In Romeo and Juliet, Juliet, on her balcony, confesses her passion for Romeo when she thinks she is alone, but when he is discovered eavesdropping, she offers to pretend to be similarly coy, so he will think she practices socially acceptable feminine coquetry rather than honest passion. Anyway, what I get from this scene, following Proteus’s frank description of love, is a female side, where decorum, modesty, and uncertainty interfere. Of course, this dissolves by the time the letter is reassembled, Julia replies, and she and Proteus are pledged to each other forever. Love triumphs everlastingly (heh, heh).

There also is male commentary on female coyness. In Act 3, scene 1, the Duke, deciding to remarry in order to disinherit the disobedient Sylvia, asks Valentine for dating advice, how he might court a lady in Milano, though she be “nice and coy.” (Remember the Duke is also trying to entrap Valentine to uncover his duplicity in eloping with Sylvia.) Valentine says diamonds are a gal’s best friend.

“Win her with gifts, if she respect not words:
Dumb jewels often in their silent kind
More than quick words do move a woman’s mind

A woman sometime scorns what best contents her.
[if she rejects a gift] Send her another; never give her o’er,
For scorn at first makes after-love the more

If she do frown, ‘tis not in hate of you,
But rather to beget more love in you

Take no repulse, what ever she doth say;
For ‘get you gone,’ she doeth not mean ‘away!” (III.i.89…101)

Here’s more stuff about “no’ means ‘yes’: “a woman sometime scorns what best contents her” (93). Though more crass, Valentine’s analysis of a mature woman’s coquetry describes what becomes of Julia’s initial no-means-yes confession.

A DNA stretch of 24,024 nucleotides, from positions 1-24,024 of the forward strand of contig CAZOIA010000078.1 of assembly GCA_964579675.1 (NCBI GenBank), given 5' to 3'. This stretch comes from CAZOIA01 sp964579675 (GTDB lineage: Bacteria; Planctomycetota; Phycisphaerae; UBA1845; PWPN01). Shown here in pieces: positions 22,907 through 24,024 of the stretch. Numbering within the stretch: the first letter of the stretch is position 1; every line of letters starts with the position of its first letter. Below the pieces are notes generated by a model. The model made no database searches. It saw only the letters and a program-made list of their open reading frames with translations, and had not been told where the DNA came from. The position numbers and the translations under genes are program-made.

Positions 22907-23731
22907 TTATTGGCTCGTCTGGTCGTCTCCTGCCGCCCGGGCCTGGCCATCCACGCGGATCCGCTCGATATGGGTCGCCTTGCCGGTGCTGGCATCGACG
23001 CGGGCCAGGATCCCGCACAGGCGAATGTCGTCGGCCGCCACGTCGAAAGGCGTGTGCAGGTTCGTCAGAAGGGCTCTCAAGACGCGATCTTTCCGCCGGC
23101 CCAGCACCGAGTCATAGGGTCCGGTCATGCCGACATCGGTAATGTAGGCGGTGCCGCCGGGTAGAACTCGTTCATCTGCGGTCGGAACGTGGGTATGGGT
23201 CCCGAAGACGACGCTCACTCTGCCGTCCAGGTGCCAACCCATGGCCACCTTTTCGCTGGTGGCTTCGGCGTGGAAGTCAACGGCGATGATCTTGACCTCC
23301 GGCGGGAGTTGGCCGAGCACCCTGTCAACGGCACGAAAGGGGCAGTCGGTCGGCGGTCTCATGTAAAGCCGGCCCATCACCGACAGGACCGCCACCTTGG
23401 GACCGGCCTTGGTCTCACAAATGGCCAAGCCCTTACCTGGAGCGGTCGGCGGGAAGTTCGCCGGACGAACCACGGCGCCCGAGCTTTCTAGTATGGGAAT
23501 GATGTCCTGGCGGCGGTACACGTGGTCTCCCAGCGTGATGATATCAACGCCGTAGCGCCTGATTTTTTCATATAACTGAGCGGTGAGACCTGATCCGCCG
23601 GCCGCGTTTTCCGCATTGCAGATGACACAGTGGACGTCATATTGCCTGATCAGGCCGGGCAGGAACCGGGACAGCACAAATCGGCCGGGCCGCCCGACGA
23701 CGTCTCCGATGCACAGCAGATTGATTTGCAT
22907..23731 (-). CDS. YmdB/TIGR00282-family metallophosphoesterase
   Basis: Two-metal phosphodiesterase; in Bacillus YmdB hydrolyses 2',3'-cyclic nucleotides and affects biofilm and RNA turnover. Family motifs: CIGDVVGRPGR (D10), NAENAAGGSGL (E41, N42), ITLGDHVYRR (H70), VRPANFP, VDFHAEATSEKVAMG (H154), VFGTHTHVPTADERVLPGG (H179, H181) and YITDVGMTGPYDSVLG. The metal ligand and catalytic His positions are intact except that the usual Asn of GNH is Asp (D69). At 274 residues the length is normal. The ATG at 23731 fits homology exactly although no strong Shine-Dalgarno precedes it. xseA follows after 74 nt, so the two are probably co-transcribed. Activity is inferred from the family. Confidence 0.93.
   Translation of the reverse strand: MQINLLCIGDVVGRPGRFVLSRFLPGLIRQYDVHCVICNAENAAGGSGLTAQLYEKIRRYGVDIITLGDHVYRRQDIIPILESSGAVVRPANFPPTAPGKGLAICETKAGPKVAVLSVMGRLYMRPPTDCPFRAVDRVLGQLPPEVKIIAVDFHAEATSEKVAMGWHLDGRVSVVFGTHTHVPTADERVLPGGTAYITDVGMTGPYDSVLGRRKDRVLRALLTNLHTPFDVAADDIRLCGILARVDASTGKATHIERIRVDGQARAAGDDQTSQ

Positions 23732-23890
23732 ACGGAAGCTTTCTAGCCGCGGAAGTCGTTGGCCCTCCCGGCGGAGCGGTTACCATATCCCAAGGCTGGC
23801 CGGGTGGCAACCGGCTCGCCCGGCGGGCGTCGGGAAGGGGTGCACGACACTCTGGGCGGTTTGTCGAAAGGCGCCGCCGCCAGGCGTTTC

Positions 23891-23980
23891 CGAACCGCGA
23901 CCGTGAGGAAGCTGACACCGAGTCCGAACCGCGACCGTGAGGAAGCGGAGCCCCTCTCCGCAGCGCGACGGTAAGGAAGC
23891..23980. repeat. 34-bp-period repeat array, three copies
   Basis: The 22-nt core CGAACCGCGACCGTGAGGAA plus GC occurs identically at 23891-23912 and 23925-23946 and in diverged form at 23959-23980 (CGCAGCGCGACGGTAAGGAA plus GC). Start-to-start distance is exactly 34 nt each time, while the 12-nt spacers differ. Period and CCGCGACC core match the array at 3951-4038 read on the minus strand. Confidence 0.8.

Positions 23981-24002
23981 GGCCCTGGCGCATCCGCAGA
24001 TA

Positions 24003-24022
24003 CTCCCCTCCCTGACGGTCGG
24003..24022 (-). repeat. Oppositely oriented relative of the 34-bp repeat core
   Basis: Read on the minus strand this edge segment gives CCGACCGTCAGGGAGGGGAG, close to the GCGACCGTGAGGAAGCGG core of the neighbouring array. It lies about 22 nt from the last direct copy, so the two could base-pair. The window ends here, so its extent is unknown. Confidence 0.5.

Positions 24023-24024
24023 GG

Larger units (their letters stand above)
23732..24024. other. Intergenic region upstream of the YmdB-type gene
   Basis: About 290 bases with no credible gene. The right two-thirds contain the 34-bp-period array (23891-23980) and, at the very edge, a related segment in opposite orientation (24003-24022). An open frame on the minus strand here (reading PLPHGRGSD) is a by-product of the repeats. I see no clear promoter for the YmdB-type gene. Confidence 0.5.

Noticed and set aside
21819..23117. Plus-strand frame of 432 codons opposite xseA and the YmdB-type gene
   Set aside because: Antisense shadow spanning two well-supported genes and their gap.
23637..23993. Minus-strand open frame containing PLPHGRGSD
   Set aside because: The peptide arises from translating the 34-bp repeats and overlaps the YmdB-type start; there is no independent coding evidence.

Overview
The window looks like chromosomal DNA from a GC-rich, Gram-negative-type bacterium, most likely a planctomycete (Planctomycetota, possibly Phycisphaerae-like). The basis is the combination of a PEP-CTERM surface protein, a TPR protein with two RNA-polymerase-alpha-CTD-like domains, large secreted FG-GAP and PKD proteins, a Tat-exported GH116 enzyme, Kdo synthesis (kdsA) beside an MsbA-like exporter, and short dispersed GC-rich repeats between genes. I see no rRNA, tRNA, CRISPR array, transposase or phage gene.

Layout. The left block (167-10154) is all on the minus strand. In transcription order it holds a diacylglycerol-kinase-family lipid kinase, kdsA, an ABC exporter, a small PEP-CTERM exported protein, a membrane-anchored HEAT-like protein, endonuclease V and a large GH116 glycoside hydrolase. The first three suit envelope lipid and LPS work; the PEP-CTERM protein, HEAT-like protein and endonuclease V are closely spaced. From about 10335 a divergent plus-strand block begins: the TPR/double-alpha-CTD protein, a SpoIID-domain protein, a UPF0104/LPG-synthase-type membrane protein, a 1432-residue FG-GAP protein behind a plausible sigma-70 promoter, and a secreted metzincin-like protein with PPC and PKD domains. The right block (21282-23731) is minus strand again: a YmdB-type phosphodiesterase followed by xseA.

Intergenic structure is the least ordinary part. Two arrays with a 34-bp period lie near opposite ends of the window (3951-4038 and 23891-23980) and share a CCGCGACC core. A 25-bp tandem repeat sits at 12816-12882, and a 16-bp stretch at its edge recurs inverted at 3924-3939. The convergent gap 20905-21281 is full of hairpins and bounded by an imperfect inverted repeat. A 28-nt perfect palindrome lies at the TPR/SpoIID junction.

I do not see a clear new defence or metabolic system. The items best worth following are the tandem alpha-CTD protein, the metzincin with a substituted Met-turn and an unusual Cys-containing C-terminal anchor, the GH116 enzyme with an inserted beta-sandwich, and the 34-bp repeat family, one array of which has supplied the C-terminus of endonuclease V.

Lastly, Launce speaks of his own love for a milkmaid, and he has written a list of her qualities and her faults. Launce and Speed analyze the document: she can fetch and carry; she can milk; she can wash and scour. Speed adds, as a fault, that she is slow in words, but Launce rebuts “O villain, that set this down among her vices! To be slow in words is a woman’s only virtue” (III.i.334). At the production I saw in Boulder, the audience audibly grumbled at this. Launce strode to the edge of the stage, out of character, and said “Don’t blame me. I didn’t write this stuff.” And that, friends, other than Crab, is what I remember from The Two Gentlemen of Verona.

This detour on the behaviors of women ends with its opposite—Proteus, now smitten with Sylvia, notes that he is repaid for his betrayal of Valentine, his breaking of faith with Julia, even his injustice toward the unsympathetic Thurio, “yet, spaniel-like, the more she spurns my love/ The more it grows, and fawneth on her still” (IV.ii.14).

I’m afraid this is only a little parlor piece, and does not yet address Ernst’s provocative hypothesis. I hope to try to say something about it still, and I fear, Ernst may be convincing me that Two Gentlemen of Verona is really far more interesting than I have allowed myself to accept, except, of course, for Act 5, scene 4, which I still believe Shakespeare wrote on opening day, thrusting the lines into the actors’ hands after they had already begun the first performance.